Via @WillWiles's twitter feed I came across this article by Rick Poyner on Poundland's graphic design. It's an interesting article, or, at least, an interesting starting point, but he comes to some odd conclusions. Along the way, Poyner makes some good points about the relationship of graphics to wealth, taste and, ultimately, class. These are things that I think design critics should talk a lot more about so I don't find any of his observations problematic, despite the comments here, where it seems to be assumed that talking about class in itself is somehow patronising.
Anyway, Poyner's main point is that Poundland's growth and its move into wealthier, more middle class areas makes its brutally direct, eye popping graphic style problematic. Will new, posher, customers, used to the tasteful graphic niceties of Marks & Spencer or Ocado, be able to stomach Poundland's "proletarian" directness? Or will they need to be flattered into shopping there, reassured that it all fits into an aspirational lifestyle distinguished by lime green fonts and reusable canvas grocery bags?
Not a bad question which probes some interesting conceits about shopping habits and the way that stores play on a mixture of social mobility, snobbery and guilt in inducing us to shop there. Inverted snobbery, of course, plays its part in Poundland's success along with a slightly nauseating tendency towards pretend-slumming by people who could well afford to shop elsewhere.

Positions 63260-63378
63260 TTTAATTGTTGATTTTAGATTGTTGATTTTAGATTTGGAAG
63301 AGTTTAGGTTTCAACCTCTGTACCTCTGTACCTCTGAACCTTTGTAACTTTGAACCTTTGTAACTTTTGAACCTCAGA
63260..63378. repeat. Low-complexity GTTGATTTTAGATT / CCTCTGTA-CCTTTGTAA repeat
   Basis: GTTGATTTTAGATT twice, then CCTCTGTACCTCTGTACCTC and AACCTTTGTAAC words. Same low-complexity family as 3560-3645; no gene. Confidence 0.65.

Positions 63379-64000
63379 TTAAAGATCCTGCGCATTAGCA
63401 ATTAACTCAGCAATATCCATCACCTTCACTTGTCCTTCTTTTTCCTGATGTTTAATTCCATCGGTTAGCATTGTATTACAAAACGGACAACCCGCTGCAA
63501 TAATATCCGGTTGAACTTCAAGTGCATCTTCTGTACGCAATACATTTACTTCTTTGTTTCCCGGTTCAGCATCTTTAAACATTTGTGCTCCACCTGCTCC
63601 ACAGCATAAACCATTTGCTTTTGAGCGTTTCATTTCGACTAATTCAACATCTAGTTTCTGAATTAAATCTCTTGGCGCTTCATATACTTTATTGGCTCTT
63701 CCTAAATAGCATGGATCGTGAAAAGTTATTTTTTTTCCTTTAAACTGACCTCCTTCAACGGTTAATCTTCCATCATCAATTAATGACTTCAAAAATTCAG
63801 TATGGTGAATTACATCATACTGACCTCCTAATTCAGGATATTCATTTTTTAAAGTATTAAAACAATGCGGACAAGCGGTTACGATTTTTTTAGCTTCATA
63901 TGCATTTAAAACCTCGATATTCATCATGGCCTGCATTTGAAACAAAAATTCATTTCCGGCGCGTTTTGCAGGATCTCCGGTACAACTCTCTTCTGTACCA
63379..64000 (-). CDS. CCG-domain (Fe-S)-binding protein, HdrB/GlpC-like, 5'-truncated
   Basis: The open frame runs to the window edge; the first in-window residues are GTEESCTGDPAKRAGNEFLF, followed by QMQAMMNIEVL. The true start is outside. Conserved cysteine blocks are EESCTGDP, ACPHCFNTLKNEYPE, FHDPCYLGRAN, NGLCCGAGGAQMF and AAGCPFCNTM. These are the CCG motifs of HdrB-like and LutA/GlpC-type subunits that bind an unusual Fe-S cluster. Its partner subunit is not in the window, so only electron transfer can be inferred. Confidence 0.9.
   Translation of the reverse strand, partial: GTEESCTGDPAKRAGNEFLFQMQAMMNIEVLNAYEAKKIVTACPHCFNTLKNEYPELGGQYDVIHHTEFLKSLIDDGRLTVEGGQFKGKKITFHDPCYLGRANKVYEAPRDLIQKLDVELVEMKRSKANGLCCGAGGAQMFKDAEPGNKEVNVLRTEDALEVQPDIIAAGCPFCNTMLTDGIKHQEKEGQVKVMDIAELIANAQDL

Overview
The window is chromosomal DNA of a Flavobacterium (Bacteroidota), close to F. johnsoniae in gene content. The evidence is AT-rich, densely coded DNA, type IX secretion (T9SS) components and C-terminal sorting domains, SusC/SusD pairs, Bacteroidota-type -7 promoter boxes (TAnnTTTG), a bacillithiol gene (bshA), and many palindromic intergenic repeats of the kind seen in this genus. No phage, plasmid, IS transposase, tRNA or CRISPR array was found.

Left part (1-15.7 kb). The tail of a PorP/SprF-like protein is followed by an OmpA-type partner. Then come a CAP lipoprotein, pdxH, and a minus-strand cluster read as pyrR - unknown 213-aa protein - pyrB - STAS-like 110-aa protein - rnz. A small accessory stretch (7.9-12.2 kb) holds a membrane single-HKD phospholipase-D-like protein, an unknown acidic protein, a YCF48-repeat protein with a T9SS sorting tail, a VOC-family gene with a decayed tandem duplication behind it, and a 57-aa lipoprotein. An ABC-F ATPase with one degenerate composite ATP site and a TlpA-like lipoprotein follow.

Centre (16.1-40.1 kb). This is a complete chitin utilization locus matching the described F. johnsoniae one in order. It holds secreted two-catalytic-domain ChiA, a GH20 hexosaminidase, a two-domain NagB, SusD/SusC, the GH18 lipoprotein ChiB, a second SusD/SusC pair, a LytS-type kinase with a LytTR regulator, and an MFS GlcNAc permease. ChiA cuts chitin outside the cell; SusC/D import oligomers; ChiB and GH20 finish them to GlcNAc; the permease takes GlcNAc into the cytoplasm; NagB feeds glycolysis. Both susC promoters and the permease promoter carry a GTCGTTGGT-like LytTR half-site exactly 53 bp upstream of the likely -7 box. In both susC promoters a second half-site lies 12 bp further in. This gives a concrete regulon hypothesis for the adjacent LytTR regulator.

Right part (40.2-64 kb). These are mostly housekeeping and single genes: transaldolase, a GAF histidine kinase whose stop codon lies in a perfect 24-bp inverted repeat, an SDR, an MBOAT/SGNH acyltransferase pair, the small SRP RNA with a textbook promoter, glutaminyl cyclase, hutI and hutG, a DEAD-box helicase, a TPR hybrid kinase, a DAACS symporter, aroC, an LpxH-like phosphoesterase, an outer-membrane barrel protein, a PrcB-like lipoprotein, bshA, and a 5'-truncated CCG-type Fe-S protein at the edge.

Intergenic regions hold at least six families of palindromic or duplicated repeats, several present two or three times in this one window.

But Poyner is also all over the place in his conclusions. Having described Poundland's graphics as "highly specified and refined" (which is partially true, but they're also cheap in the literal sense) he goes on to denounce them as patronising and crude. Crude possibly, but why are they any more patronising than, say, the subtle shifts in font and graphic style used to denote upmarket brands in supermarkets? Can only the 'proletariat" be exploited? And, more importantly, why would a tasteful graphic signature used to lure in the middle classes not be patronising or exploitative?
Some years ago BA used to have a budget airline called Go. Despite the fact that its no-frills cheapness made the experience of flying with it identical to that of flying Easyjet, its Damian Hurst-esque spot pattern livery and tasteful graphics made it the acceptable budget airline for the middle classes. In the same way that some people prefer flying from Stanstead over Luton, despite the fact that both experiences are equally terrible, design has an ability to lend a patina of acceptability or sophistication, an aura of class, that has nothing to do with the quality of the product or the ethics of the experience.
Poyner has, like most design critics, confused ethics with aesthetics, assuming that his taste is morally superior, more honest, more truthful, somehow simply better. But there are no truths in typefaces, only taste cultures each with their own values.